Five of the seven teams that won more than 10 games in 2017 played in the NFC. And two of the AFC’s three 9-7 teams made the playoffs, while all three of the NFC’s 9-7 squads missed out on the postseason. What’s more, NFC teams beat AFC teams head-to-head in 42 of 65 matchups last year, including Super Bowl LII.
In other words, the conference that once won 13 consecutive Super Bowls has really begun to dominate its younger counterpart after losing four out of five Super Bowls prior to 2017.
And the discrepancy looks as though it’s about to grow, because NFC teams have been crushing it this offseason.
The 13-win Minnesota Vikings gave Kirk Cousins the largest contract in NFL history, the Super Bowl champion Philadelphia Eagles traded for both Michael Bennett and Daryl Worley, the 11-win New Orleans Saints look even better with Demario Davis and Patrick Robinson on board and the starry Los Angeles Rams have basically become a super-team with the addition of Ndamukong Suh, Brandin Cooks, Marcus Peters and Aqib Talib.
The Rams acquired Peters from the Kansas City Chiefs (AFC), Talib from the Denver Broncos (AFC) and Cooks from the New England Patriots (you guessed it). And while New England willfully dealt Cooks away, all they got was a draft pick in return. So right now at least, the Rams have improved tangibly and the Patriots have not, which isn’t good considering New England had to fight to get to the Super Bowl before embarrassing itself defensively against Philadelphia.
Cooks isn’t the only high-quality player the Pats will be without in 2018, because they also saw stalwart left tackle Nate Solder leave town for the NFC’s New York Giants, while also losing veterans Malcolm Butler, Dion Lewis and Danny Amendola (albeit to AFC peers).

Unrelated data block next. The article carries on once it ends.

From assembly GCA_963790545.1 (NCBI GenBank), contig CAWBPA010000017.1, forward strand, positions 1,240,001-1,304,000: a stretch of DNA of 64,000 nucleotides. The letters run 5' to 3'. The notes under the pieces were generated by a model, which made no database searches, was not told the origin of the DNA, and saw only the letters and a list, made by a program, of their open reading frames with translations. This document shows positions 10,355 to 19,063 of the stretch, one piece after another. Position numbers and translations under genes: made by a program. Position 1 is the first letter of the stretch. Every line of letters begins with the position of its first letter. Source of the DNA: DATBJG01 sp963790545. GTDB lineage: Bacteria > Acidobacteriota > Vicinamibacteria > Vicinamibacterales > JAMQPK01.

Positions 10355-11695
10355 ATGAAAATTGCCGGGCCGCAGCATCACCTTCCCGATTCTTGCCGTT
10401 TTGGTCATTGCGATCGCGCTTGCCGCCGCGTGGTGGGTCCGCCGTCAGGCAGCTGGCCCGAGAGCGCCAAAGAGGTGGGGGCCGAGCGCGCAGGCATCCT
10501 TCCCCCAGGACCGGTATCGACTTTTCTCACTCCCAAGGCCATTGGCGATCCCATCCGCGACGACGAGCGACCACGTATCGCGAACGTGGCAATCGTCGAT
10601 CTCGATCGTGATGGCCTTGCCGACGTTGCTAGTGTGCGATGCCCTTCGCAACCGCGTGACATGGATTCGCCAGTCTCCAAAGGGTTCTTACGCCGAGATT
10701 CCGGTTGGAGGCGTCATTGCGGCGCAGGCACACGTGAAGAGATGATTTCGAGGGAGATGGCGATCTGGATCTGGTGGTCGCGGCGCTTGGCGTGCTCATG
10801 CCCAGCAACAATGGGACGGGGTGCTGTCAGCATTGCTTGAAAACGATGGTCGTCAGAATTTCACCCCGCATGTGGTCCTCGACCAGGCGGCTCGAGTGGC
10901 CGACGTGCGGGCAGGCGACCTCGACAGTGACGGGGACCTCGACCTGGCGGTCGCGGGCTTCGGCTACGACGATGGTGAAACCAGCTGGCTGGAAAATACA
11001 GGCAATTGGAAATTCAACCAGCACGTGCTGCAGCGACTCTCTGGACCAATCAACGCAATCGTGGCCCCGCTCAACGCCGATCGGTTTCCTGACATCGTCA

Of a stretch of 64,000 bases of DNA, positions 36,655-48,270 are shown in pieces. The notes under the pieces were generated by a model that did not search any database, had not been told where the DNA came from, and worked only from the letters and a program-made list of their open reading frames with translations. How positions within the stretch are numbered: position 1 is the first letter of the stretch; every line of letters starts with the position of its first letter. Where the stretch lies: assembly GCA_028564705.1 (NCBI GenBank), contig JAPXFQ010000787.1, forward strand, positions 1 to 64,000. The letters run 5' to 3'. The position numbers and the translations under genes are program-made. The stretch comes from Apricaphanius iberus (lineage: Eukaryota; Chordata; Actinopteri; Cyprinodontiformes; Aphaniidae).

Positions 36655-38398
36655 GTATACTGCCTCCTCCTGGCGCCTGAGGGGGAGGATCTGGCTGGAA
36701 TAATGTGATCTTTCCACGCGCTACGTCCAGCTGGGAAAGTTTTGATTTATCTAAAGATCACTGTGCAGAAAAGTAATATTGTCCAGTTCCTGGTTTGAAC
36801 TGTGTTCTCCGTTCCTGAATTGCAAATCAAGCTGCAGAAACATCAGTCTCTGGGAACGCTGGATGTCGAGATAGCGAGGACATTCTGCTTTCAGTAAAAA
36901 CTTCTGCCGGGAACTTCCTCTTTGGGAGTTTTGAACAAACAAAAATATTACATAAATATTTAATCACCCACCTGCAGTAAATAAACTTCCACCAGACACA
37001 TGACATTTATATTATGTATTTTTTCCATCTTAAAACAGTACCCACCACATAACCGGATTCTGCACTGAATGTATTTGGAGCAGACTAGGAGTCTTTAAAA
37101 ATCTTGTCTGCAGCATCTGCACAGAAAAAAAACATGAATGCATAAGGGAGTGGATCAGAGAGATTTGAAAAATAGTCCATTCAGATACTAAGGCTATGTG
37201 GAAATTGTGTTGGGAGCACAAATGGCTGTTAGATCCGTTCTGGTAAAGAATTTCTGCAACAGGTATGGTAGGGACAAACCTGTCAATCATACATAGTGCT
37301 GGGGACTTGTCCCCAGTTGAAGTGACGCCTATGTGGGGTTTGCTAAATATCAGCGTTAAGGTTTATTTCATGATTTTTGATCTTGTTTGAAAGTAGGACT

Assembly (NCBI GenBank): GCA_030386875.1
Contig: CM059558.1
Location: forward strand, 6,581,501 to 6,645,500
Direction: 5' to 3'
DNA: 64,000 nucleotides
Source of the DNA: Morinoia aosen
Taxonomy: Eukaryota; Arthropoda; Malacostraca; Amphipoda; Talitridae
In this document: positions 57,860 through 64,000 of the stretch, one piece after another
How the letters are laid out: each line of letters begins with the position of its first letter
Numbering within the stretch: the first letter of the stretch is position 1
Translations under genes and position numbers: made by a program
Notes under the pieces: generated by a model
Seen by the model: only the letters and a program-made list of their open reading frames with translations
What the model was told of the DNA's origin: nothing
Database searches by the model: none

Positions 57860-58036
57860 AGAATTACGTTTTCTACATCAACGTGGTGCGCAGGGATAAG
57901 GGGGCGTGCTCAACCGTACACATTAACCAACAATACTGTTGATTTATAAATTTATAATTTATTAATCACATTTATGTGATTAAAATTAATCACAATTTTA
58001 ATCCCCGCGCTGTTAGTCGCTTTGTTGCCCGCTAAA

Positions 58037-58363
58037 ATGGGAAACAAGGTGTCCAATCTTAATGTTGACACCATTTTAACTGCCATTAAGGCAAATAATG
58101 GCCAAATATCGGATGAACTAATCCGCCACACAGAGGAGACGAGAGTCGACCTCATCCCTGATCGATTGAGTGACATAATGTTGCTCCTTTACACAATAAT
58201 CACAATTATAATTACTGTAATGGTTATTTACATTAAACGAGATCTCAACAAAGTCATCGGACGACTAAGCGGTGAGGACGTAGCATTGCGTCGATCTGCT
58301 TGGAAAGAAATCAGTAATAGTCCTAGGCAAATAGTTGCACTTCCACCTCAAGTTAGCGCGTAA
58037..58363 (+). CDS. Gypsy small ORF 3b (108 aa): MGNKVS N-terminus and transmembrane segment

The Pats, Pittsburgh Steelers and Jacksonville Jaguars should again be considered Super Bowl contenders, but the Patriots are thinner than they’ve been in years, the Steelers have a lot of question marks beyond (and even including) the Killer B’s and Blake freakin’ Bortles remains the quarterback in Jacksonville.
Beyond that? The rest of the AFC East sucks, nobody except Pittsburgh is going anywhere in the AFC North, the Tennessee Titans and Houston Texans are second-tier contenders at best in the AFC South and there are major questions surrounding the Indianapolis Colts, as well as every team in the AFC West. (Jon Gruden thinks it’s 1997, Patrick Mahomes is now the starting quarterback in Kansas City, the Broncos are putting all of their eggs in Case Keenum’s basket and the Chargers are the Chargers.)
It’s no coincidence that five of the top six picks in the 2018 NFL Draft belong to AFC franchises.
The NFC boasts the league’s four best teams with Los Angeles, Minnesota, New Orleans and Philadelphia. But the conference also has the NFL’s top candidates for bounce-back seasons: Green Bay with a healthy Aaron Rodgers, Dallas with an un-suspended Ezekiel Elliott, the Giants with Odell Beckham Jr. back and the Falcons, now that they’ve recovered from their Super Bowl hangover.
Additionally, the league’s top breakout candidates are in the NFC. Watch out for the Bears under new coach Matt Nagy in Year 2 for Mitchell Trubisky, and ditto for the 49ers in their first full year with Jimmy Garoppolo under center.
The NFC is stronger at the top, stronger in the middle and stronger at the bottom. I don’t remember a time when one conference was this much better than the other, and the 2018 offseason has really driven that home.